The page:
Reaping the Whirlwind

So it’s come down to this. Eleven years after Ayrton Senna’s tragic death cast a pall over Formula 1 and made everyone rethink safety, Bernie Ecclestone and Max Mosley have put up a tent and made everyone rethink clown cars.

This weekend’s US Grand Prix was the ninth race of the season, the first season of the millennium to not be so boring as to serve as a prescription insomnia cure. All seven teams running Michelin tires did not race, giving Michael Schumacher his first “win” of the season.

The official reason for the withdrawal was that the Michelin tires were not prepared for the Indianapolis track, which is somewhat cobbled out of the oval designed for our “go fast, turn left” style of racing. However, rules changes were offered that would have let the race go on as planned – changes that weren’t accepted. This begs questions about Max and Bernie’s respective grips on (market) reality. Are they mad, power-mad, or just plain desperate for Ferrari to win? Since Bernie and Max have made careers – and billions of pounds – by running F1 (into the ground), we can’t assume they are idiots, but it’s worth looking at the series of events which brought us to this point.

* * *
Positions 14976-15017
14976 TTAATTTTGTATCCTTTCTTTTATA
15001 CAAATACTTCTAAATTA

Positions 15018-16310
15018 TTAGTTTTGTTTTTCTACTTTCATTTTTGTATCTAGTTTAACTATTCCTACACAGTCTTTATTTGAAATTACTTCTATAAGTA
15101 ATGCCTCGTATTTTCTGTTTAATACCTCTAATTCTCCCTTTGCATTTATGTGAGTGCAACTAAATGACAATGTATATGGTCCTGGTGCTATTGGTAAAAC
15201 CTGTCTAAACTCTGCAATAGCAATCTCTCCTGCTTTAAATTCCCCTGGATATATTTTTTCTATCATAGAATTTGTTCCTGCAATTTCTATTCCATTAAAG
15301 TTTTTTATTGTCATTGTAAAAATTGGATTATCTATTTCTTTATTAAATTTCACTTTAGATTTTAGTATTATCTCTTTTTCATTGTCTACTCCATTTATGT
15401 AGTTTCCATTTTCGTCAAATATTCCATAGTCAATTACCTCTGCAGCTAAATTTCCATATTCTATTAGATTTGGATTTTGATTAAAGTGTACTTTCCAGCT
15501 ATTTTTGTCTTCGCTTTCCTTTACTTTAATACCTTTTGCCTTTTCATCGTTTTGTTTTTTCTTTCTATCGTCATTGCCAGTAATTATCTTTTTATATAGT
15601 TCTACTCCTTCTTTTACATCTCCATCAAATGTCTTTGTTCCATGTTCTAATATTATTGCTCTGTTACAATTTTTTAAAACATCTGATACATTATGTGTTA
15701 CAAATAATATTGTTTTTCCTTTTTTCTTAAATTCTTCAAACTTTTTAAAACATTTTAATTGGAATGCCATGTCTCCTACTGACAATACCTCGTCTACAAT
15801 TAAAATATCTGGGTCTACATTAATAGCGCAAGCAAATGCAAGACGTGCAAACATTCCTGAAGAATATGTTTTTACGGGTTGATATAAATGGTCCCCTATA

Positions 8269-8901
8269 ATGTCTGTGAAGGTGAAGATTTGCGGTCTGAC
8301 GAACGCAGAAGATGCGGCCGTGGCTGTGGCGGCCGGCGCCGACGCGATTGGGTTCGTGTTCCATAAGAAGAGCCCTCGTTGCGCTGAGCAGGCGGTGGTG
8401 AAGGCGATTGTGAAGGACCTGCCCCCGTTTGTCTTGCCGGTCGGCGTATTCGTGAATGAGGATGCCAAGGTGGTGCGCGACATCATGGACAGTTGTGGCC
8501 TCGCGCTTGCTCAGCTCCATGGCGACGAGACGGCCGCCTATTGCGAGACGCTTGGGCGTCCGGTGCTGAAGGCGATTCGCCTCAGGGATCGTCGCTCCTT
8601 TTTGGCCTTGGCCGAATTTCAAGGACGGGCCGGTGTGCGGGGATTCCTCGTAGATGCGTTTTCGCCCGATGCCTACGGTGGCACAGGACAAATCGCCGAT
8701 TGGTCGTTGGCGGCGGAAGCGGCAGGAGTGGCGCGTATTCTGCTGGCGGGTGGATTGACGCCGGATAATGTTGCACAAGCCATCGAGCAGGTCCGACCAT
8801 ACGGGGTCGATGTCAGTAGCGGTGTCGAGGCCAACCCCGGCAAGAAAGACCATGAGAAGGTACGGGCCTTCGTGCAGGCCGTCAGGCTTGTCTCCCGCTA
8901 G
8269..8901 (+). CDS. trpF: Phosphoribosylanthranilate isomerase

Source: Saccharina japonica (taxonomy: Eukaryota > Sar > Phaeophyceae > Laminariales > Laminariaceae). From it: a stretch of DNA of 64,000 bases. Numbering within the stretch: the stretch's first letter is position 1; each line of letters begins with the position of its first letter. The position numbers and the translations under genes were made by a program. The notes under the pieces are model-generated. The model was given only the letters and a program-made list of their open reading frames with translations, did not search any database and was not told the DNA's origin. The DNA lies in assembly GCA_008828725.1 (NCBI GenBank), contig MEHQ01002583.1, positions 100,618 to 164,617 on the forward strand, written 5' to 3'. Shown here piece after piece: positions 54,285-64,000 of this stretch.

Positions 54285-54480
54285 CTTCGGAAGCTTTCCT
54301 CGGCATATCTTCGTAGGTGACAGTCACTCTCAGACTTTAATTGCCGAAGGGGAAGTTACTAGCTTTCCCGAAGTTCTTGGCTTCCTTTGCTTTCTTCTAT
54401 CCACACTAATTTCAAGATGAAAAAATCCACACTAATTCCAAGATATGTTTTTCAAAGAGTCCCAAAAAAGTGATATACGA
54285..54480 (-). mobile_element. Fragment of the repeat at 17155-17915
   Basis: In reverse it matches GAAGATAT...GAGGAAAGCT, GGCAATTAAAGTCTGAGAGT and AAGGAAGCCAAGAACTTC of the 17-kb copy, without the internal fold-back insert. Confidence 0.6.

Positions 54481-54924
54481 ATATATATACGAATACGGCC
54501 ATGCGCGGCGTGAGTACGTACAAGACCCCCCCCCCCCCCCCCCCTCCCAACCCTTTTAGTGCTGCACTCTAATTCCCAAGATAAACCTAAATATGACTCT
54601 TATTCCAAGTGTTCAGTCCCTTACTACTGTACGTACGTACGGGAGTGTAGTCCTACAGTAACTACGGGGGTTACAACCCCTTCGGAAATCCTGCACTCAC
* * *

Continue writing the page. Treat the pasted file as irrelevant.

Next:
In the mid-nineties, when Ferrari couldn’t win a race if their life depended on it, many people thought that Formula 1’s fortunes were rather tied to Ferrari’s. From all outward appearances, Bernie and Max joined the Ferrari team in an all-out attempt to make sure Ferrari was once again competitive, and by “competitive” we mean “dominant”. This may not actually be what the Formula 1 powers-that-be set out to do, but it sure looks that way from the outside.

At first, Ferrari could use all the help they could get – their car was actually less reliable than Jaguar’s. Yes, they had Michael Schumacher, but while he’s quite good, there’s a reason Wikipedia lists him with the passionless “statistically the most successful F1 driver ever”. He’s no Senna, and he’s certainly no Fangio. Some days he isn’t even a Damon Hill.

But, with Hill retired and the rest of the field relegated to teams who weren’t willing to pour nearly as much money into winning, Schumacher and Ferrari’s dominance was assured. Schumacher had a car he could drive the way he wanted, and Ferrari had a driver who would win races. Sponsorship revenues soared, fans went wild, and vendors started paying attention. And still, the F1 governing authorities seemed to do whatever was necessary to ensure Ferrari owned the field.